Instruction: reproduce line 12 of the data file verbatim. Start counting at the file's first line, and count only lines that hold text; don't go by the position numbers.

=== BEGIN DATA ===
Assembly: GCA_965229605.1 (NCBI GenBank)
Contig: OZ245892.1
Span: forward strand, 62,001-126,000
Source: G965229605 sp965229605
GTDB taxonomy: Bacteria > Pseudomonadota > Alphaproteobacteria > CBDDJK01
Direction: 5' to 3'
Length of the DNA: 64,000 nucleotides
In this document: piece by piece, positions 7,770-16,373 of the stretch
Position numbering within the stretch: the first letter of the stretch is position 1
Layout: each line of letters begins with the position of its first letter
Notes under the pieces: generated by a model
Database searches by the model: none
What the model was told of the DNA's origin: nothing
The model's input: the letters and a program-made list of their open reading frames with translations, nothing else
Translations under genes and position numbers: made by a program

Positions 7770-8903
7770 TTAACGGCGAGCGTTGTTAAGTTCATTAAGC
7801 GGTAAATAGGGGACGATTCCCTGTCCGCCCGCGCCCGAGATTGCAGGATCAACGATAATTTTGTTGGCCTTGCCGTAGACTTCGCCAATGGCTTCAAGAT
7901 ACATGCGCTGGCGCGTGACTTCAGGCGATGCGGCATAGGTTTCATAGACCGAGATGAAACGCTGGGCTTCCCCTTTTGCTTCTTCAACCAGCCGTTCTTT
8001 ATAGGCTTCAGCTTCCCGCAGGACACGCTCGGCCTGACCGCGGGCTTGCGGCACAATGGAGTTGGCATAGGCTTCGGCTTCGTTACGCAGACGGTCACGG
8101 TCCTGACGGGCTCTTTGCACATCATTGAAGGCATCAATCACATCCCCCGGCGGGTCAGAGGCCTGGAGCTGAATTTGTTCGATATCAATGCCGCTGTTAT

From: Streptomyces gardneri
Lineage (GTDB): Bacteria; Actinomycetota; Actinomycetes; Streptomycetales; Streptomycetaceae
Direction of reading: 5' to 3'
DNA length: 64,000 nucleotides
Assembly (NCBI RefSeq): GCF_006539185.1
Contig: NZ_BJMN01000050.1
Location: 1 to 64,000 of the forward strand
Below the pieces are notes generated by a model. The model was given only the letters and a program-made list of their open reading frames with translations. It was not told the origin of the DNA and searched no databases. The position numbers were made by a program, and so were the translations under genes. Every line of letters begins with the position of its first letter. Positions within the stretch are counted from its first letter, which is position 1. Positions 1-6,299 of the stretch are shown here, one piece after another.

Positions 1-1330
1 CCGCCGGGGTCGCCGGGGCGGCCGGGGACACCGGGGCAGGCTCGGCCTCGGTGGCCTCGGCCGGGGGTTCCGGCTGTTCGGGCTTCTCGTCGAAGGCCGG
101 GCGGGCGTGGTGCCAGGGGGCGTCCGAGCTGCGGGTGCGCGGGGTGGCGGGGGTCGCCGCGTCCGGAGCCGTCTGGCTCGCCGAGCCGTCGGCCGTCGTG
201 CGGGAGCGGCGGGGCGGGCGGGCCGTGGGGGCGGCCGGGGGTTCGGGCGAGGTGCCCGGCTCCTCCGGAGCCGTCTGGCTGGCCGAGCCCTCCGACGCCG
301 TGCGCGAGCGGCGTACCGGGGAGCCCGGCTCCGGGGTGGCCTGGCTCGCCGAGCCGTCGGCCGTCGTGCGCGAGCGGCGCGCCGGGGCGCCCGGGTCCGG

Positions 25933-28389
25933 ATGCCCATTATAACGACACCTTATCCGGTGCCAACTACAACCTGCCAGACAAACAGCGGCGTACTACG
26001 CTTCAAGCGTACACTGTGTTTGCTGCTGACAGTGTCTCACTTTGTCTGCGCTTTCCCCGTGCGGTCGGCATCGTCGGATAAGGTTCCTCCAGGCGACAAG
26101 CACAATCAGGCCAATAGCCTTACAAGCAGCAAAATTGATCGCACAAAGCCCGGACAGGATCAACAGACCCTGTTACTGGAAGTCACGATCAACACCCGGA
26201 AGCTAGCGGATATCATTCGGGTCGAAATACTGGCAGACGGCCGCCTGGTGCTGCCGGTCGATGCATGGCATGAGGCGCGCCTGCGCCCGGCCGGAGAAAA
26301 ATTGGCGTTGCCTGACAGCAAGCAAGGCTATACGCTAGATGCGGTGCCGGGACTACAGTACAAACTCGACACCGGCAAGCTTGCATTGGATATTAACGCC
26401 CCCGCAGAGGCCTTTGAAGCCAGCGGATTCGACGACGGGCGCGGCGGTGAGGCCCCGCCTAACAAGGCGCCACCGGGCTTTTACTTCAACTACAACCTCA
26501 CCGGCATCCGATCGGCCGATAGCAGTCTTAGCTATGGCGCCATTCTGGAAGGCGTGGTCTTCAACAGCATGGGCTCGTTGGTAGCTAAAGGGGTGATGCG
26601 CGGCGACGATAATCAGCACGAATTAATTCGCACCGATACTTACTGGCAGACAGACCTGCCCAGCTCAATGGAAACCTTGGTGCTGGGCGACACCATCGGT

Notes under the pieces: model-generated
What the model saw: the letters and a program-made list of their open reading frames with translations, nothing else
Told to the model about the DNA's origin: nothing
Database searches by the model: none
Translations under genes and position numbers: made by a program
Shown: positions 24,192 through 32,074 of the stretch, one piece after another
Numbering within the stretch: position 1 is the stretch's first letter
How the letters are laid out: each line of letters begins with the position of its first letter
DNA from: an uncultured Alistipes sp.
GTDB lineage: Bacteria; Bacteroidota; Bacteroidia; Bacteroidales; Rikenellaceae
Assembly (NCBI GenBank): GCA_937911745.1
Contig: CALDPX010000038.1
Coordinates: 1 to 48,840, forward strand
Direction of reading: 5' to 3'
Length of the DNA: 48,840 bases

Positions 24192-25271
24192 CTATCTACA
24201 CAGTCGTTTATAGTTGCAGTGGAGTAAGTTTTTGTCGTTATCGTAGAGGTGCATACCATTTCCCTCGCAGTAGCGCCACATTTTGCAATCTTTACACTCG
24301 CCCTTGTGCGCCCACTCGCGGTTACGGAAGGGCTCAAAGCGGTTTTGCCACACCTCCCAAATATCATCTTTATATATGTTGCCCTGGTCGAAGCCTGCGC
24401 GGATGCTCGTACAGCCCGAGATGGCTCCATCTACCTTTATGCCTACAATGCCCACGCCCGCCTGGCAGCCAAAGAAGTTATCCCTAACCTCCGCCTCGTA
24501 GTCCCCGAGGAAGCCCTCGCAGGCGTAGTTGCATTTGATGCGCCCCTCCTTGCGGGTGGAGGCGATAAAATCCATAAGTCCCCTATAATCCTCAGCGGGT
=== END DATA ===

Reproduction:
Database searches by the model: none